The price of gold is forming into a sideways base that after several weeks, has experienced minimal downside. This is an encouraging sign because it’s a testament to the metal’s underlying strength. It also provides technical evidence that price has the ability to hold, and that there is indeed, “life on the floor.”
In addition to the array of sentiment and internal indicators that now all point to a major bottom; only one--- focuses on TIMING. The moving average--of gold, stocks, what have you, essentially traces price information of the past, but applied to the present. And a good rule of thumb is to wait for the moving average to catch up, flatten out, and then change direction to confirm a bottom.
But do not ignore price alone. After all, price determines its own fate and the moving average is merely a fine tuning. Together, the two provide a technical interpretation that is more insightful than observing one independently from the other.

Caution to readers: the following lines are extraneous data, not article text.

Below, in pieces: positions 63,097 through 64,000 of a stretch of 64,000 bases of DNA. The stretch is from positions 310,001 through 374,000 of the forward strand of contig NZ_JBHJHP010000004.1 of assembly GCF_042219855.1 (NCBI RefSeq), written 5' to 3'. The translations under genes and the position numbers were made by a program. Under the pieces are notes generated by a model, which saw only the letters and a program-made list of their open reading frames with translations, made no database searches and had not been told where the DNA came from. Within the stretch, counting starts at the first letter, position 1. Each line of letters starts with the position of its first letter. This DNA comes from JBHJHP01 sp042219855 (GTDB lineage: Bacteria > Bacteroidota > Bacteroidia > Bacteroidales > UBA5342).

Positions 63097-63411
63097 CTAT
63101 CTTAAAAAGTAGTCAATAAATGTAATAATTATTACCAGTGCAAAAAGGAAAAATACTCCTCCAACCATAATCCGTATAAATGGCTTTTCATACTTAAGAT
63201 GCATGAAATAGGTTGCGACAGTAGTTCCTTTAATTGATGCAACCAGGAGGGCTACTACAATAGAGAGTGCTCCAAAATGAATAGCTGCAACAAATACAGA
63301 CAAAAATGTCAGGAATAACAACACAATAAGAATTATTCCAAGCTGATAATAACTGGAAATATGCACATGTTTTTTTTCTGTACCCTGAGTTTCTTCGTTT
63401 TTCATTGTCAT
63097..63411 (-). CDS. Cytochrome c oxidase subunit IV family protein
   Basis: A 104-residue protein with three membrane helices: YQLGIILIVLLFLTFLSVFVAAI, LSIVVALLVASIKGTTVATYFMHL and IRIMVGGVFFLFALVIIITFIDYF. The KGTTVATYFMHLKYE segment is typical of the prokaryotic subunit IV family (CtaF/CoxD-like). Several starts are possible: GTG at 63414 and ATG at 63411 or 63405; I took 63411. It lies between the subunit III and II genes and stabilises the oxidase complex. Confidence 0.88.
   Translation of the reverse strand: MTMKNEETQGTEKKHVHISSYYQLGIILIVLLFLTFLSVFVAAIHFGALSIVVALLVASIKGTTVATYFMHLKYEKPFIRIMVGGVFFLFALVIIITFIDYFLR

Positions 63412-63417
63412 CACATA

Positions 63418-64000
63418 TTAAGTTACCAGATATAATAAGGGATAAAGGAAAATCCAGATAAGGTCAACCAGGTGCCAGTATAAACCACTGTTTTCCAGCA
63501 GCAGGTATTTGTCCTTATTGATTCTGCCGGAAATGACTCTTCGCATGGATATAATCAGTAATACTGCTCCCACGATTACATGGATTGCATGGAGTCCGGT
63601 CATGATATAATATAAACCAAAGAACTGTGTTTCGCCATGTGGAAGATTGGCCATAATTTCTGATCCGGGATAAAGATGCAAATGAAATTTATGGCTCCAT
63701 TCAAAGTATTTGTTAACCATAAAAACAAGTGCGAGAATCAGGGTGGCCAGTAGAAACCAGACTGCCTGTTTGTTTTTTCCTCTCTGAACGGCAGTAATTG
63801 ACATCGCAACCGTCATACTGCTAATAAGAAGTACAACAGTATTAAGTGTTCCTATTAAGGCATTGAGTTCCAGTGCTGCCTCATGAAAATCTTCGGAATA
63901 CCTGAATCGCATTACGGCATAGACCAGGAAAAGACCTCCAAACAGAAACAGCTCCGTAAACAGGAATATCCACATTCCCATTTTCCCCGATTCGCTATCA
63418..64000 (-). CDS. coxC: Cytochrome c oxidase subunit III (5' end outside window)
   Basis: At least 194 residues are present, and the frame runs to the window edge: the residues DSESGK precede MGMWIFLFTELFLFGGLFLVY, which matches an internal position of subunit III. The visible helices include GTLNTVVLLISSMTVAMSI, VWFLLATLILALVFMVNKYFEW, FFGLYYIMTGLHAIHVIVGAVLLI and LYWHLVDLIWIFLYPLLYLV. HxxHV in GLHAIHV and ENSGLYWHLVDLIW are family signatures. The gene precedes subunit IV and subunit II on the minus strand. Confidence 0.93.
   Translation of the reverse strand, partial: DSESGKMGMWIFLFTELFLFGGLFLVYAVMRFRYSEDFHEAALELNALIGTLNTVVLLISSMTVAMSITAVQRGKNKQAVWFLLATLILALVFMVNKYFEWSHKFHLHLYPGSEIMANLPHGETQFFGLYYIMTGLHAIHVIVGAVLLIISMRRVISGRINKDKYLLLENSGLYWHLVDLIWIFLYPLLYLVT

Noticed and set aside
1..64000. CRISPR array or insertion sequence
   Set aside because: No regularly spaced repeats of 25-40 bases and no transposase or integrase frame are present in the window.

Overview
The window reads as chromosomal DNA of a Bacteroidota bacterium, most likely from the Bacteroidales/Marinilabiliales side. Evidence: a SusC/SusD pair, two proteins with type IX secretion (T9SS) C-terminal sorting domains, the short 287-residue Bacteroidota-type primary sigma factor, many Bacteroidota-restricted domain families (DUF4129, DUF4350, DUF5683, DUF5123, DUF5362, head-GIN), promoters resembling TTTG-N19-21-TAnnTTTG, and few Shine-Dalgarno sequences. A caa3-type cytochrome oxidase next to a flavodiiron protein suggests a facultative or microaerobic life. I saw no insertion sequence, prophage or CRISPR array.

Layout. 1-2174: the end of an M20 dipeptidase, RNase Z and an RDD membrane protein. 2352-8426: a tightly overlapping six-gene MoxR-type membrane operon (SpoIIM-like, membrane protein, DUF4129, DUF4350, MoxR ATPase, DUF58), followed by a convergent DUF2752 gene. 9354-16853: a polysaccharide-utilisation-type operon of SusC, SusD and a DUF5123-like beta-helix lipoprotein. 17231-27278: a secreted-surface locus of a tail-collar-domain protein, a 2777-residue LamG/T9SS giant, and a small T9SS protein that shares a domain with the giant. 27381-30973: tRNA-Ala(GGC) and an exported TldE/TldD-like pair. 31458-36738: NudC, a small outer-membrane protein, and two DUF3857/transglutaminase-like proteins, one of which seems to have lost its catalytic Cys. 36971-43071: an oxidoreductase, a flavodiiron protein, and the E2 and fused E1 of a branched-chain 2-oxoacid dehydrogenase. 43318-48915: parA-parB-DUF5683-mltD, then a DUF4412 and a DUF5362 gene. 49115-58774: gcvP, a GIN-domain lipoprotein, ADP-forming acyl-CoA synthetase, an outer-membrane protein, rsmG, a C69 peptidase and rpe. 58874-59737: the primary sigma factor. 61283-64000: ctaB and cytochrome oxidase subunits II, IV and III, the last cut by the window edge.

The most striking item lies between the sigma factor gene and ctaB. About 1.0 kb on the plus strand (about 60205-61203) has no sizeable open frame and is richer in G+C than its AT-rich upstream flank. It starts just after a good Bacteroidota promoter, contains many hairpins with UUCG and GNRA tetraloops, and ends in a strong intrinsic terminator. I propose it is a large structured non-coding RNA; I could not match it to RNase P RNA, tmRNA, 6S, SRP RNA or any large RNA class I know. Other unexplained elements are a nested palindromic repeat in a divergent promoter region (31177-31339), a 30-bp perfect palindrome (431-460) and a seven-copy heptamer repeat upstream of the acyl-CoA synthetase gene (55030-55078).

The twenty day moving average is a case in point, and perhaps very fitting because it encompasses the short and intermediate term price action. Twenty trading sessions equates to one month of time; and most trendless markets tend to run about six to eight weeks before presenting a directional move. Overlaid on gold, the slope is not only beginning to arc sideways, but now resisting the most recent decline. To explain this, older (minus) readings are being replaced with newer (positive) readings, which on a time scale of twenty trading days, absorbs a broader development and not so much, the short-term gyrations.
Gold remains very much locked in a basing chamber, both seen by price and a trendless moving average. But all factors included, the current bottom forming is, shall we say, “nearing the end of its time zone.”The climate down below is improving, and looking favorable, more than it ever has before. The inevitable chain of events is predictable; where price ultimately must leave the ‘basing phase’ to begin trending again. And undoubtedly this will cause the twenty day moving average to rise.
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